Let’s talk social charisma (connecting to others with empathy, emotion, and diplomacy), but before doing so, I must declare once again: It’s okay to be a quiet person! Introverts, extroverts, or those toeing the line between the two (ambiverts) can have excellent social skills. Whether you draw your energy from time spent alone or with others, and whether you are naturally reserved or more talkative, you can cultivate the social skills we’ll call “charisma”. And because some of the nuances of charisma are visual in nature, I think it’s important to clearly define and describe them.
What is Social/Personal Charisma?
According to Psychology Today’s Charisma: What Is It? Do You Have It?, “Personal charisma is a constellation of complex and sophisticated social and emotional skills. They allow charismatic individuals to affect and influence others at a deep emotional level, to communicate effectively with them, and to make strong interpersonal connections.”
The article examines the elements making up charisma:
- Emotional expressiveness—the ability to convey authentic feelings
- Emotional sensitivity—the ability to detect others’ emotions and relate to them
- Emotional control—the ability to restrain emotions and display emotions purposefully
- Social expressiveness—the ability to communicate effectively with words and body language
- Social sensitivity—the ability to discern tactful verbal and nonverbal communication
- Social control—the ability to compose oneself with dignity and confidence
Exhibiting the abilities in balance is the goal. Displaying social expressiveness without restraint or sensitivity can leave others frustrated—for example, a coworker who engages with interest and zeal, but won’t stop talking. On the other hand, having restraint without the ability to relate to others or share with them can come across as callous or impersonal.
Developing Social Charisma
According to Psychology Today’s article, 4 Ways to Boost Your Charisma: There are six core elements, and you can develop everyone., the following can help to develop the six elements of social charisma:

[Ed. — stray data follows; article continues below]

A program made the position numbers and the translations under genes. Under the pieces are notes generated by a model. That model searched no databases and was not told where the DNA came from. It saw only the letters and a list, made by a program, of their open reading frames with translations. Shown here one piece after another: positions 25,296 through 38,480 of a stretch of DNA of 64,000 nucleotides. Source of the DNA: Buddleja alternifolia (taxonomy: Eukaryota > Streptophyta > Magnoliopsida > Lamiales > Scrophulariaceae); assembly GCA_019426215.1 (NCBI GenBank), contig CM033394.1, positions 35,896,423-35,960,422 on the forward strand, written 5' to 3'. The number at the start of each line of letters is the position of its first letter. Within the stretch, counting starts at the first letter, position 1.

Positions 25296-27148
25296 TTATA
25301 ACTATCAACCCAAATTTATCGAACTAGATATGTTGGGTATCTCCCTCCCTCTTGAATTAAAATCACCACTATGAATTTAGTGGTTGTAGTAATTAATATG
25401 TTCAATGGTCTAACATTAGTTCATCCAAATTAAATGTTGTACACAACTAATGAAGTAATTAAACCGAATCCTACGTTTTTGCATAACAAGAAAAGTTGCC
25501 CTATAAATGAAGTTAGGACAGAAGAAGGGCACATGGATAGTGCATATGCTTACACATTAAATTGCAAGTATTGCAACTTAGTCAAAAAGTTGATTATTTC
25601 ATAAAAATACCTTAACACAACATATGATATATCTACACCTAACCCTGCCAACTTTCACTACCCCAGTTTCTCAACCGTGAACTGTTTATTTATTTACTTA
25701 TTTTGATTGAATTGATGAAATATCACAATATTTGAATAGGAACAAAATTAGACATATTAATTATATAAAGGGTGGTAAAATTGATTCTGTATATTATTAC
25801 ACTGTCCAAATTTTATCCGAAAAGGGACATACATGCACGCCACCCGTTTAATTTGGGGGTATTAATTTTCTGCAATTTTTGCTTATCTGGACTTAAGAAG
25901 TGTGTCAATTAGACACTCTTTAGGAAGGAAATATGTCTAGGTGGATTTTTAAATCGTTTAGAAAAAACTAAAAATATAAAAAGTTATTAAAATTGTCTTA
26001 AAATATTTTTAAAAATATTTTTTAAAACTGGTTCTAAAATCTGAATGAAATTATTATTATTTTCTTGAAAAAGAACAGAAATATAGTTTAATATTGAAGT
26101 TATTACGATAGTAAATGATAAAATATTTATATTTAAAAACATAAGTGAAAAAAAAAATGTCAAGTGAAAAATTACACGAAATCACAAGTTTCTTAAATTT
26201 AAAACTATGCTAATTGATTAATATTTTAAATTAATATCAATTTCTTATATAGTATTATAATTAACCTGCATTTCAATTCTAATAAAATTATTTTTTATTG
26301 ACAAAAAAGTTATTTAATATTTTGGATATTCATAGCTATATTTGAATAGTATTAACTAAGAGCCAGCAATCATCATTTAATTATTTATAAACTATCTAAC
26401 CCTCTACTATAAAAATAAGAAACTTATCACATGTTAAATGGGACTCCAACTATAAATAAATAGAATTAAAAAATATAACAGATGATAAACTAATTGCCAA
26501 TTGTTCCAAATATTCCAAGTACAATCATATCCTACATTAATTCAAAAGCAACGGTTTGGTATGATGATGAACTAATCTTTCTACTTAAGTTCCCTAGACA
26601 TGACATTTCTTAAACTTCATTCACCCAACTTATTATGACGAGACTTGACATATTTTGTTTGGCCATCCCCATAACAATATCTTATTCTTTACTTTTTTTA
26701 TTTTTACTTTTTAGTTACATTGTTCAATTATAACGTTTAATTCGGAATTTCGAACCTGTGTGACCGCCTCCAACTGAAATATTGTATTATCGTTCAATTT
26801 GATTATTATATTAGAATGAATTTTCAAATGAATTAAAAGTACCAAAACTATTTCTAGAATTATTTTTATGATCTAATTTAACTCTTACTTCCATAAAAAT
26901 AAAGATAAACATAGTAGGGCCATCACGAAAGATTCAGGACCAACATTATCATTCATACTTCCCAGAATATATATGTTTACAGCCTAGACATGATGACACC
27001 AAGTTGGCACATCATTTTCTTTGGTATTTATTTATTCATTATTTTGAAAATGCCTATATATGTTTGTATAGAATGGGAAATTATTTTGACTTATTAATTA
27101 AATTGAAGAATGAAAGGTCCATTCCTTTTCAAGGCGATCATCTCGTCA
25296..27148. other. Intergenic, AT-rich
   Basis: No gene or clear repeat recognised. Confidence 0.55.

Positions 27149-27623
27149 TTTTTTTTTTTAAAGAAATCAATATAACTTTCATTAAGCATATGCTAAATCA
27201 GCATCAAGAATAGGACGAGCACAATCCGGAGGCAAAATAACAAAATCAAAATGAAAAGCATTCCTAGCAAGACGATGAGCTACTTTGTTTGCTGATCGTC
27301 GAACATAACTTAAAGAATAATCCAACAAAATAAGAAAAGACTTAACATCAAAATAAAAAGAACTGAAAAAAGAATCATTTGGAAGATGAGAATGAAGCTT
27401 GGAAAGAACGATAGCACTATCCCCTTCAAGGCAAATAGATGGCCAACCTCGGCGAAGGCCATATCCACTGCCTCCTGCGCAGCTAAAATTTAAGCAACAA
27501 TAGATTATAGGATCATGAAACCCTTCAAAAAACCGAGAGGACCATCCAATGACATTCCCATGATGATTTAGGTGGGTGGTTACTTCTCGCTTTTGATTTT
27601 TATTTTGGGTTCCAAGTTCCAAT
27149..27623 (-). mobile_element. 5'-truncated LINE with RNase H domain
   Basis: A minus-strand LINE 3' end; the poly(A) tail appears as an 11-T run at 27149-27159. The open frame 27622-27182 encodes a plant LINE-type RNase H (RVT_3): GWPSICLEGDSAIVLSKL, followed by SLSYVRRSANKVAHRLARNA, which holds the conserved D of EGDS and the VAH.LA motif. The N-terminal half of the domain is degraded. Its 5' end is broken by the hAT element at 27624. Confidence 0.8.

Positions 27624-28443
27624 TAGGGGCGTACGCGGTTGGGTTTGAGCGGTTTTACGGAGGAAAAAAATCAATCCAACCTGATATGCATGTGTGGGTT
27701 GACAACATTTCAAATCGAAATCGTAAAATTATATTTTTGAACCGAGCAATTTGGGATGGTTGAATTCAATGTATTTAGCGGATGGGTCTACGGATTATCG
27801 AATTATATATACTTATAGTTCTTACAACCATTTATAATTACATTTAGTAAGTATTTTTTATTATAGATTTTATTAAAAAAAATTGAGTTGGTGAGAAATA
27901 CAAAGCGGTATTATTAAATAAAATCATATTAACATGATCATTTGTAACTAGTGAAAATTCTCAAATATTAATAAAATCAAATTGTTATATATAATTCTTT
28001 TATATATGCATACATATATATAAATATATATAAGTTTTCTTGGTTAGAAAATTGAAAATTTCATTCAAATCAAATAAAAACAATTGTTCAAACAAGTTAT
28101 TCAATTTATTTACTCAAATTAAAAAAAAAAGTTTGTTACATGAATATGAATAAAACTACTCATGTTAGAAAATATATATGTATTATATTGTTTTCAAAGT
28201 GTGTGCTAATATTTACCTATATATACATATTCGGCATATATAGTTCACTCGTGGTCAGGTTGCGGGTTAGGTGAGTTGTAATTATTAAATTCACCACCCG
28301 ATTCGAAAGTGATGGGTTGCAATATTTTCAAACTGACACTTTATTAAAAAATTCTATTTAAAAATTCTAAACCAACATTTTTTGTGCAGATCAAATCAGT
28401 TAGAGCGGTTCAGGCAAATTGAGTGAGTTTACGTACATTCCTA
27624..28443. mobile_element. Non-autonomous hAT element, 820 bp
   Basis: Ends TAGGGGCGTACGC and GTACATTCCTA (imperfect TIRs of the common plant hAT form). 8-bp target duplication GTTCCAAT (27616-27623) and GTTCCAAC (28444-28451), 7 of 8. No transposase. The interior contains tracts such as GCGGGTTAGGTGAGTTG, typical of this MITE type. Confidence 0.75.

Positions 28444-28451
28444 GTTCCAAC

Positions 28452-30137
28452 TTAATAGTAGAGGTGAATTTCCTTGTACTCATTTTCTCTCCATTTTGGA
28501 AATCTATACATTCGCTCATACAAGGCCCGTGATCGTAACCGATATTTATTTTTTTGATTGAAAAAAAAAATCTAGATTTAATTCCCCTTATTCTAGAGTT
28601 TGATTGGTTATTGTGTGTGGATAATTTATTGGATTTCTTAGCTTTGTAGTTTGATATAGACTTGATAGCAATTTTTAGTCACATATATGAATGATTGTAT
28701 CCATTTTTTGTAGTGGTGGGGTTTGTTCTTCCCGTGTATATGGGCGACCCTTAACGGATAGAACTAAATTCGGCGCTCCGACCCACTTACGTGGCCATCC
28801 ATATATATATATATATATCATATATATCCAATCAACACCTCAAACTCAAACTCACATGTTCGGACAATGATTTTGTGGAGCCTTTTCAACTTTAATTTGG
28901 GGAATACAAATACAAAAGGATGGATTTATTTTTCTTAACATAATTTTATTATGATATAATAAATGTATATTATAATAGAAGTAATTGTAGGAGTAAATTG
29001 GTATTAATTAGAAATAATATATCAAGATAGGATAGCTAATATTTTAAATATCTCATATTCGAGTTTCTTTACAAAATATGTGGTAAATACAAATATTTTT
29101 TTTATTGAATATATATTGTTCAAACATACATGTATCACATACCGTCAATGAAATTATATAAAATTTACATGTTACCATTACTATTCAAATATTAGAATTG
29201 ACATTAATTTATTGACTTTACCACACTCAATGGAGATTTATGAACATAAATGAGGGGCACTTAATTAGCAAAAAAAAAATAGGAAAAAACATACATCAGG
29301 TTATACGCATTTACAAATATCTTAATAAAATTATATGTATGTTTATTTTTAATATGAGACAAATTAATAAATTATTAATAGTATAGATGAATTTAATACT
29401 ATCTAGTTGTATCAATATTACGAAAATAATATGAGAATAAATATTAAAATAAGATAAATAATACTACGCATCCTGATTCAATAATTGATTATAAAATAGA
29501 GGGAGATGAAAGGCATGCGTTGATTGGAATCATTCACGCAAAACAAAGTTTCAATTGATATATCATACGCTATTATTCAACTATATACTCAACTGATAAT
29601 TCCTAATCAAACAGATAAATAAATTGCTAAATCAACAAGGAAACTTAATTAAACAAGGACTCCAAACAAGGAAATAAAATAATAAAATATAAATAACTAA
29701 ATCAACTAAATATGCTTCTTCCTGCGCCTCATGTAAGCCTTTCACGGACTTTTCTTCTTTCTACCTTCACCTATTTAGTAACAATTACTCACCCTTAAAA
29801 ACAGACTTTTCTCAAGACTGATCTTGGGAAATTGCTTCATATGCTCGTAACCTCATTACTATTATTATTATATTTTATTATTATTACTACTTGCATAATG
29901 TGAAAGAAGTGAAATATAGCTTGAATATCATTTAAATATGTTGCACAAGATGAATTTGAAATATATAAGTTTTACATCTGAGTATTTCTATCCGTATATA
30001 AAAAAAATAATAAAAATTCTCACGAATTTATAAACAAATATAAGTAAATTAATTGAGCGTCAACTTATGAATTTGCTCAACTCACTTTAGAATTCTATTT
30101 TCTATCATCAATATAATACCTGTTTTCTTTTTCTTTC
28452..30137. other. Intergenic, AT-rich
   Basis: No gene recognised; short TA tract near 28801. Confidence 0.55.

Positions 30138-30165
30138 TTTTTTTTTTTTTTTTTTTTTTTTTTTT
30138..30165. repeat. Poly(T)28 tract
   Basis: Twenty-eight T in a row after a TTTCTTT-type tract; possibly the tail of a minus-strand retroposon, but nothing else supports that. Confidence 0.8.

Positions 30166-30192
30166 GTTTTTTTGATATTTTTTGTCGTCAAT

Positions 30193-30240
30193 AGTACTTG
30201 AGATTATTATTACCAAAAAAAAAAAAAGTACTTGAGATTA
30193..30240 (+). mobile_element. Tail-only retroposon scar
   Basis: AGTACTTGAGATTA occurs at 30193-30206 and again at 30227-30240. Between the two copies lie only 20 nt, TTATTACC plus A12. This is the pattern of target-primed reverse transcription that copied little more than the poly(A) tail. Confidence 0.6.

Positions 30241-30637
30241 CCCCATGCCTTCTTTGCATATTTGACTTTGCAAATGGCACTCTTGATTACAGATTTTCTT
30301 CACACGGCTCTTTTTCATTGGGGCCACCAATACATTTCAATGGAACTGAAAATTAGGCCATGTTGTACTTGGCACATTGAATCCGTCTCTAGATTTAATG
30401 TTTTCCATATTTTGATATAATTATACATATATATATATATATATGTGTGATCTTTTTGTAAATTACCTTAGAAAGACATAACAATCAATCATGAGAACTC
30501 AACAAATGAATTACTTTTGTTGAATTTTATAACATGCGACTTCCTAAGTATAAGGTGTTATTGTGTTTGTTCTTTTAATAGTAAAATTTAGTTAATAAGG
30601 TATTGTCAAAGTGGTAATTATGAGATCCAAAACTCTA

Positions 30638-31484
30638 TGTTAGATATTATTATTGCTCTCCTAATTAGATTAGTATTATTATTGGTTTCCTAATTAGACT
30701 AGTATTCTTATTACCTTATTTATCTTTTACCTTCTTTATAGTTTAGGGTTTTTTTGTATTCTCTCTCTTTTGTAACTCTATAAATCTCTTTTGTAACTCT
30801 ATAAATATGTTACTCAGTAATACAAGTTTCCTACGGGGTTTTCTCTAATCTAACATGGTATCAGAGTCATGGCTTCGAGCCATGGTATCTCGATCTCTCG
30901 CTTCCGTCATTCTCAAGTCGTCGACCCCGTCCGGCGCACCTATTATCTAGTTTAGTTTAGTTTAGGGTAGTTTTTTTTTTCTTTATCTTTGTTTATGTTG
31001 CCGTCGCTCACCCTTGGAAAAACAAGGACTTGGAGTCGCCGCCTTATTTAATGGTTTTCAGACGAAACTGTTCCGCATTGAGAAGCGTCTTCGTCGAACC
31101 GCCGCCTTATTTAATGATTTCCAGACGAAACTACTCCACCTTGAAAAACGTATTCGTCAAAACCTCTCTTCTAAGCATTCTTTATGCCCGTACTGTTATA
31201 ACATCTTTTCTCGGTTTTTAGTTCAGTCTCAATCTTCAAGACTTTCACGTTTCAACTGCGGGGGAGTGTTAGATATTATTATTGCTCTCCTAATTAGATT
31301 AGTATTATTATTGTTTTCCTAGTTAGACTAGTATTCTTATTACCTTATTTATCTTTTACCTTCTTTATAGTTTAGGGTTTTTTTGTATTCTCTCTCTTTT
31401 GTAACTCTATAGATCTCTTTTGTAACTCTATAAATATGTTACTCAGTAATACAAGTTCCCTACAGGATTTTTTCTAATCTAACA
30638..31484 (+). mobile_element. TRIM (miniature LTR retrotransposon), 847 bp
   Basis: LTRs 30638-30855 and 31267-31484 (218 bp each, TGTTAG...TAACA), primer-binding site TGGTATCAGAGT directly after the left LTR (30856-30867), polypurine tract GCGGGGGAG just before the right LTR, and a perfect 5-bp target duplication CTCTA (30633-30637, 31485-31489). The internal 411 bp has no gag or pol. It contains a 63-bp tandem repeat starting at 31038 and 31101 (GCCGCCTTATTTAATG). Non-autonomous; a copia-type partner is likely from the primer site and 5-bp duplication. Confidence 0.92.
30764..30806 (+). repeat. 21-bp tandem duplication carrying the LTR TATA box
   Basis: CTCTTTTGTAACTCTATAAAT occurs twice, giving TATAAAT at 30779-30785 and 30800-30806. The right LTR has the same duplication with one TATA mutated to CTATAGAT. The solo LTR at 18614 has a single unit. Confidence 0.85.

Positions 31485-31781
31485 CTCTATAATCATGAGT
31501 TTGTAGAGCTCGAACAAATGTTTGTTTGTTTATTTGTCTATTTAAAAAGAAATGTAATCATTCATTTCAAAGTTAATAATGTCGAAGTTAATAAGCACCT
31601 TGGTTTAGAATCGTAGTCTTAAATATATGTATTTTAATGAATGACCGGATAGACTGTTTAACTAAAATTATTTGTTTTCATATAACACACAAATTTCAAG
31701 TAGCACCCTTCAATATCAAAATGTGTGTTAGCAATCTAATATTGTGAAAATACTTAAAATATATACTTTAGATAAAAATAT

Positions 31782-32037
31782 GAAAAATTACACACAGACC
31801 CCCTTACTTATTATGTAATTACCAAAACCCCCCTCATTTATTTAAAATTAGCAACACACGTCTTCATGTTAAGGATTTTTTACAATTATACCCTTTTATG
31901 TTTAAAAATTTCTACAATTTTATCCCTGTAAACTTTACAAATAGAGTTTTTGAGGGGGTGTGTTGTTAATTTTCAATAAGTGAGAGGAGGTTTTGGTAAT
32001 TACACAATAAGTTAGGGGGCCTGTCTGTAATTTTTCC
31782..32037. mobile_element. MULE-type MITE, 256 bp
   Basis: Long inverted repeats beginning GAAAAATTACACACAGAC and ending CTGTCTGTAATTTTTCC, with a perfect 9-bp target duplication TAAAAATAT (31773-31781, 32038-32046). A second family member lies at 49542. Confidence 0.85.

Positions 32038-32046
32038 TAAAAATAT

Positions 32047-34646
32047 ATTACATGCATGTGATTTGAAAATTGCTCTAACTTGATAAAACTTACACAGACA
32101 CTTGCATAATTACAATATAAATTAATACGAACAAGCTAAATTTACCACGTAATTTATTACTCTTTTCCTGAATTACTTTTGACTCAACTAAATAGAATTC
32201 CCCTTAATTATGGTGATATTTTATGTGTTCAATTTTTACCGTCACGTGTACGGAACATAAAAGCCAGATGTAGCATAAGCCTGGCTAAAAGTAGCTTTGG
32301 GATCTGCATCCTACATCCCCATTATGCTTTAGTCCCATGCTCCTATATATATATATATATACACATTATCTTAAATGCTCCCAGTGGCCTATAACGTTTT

- Practice interpreting and communicating emotions. It’s impossible to accurately convey your emotions or interpret others’ emotions if you aren’t proficient in identifying feelings. Take time to recognize your emotions in different situations. It can be beneficial to ask for constructive criticism on your verbal and nonverbal communication and emotional expression. Learn where you excel and where you have room for improvement. Find out, too, how others express their emotions by listening to and interpreting tone of voice, and asking a sighted friend or family member to demonstrate how others express emotions nonverbally. You may want to watch movies and visit public spaces with a sighted friend who can describe the nuances of body language in different contexts and work environments.
- Practice social skills. Attend social functions and meet others in order to rehearse verbal and nonverbal communication. When talking with others, practice active listening and the elements of a conversation (including an appropriate greeting, back-and-forth dialogue, and the conclusion). Remember to address misconceptions and low expectations by being comfortable with yourself and being confident in your skills.
- Practice social control. “Four Ways to Boost Your Social Charisma” states, “Our research has shown that a big part of what makes people charismatic is that they have social poise and presence, what we call “savoir-faire.” Consider how you come across when you meet others or converse with them—asking for constructive criticism from others will be key. You’ll want to know appropriate topics and ones to avoid; how to make a good first impression; how to present yourself confidently; how to control your emotions; and how to make others feel important and interesting by remaining an engaged listener and asking follow-up questions.
The purpose of practicing the aforementioned skills and improving your social charisma is to genuinely connect with others. To do so, both parties will need to authentically care about each other’s opinions, feelings, and experiences, though you are only responsible for how you listen and share. If, however, the individual you are conversing with is skilled in showing you the same concern, a meaningful relationship can ensue!
- Regarding developing empathy: The Key to Improving Relationships on the Job When You Have a Visual Impairment or Blindness
- Regarding enhancing your verbal communication skills: Nine Tips for Better Storytelling
- Regarding improving one’s first-impression: How to Make a First-Rate First Impression As a Candidate Who Is Blind or Visually Impaired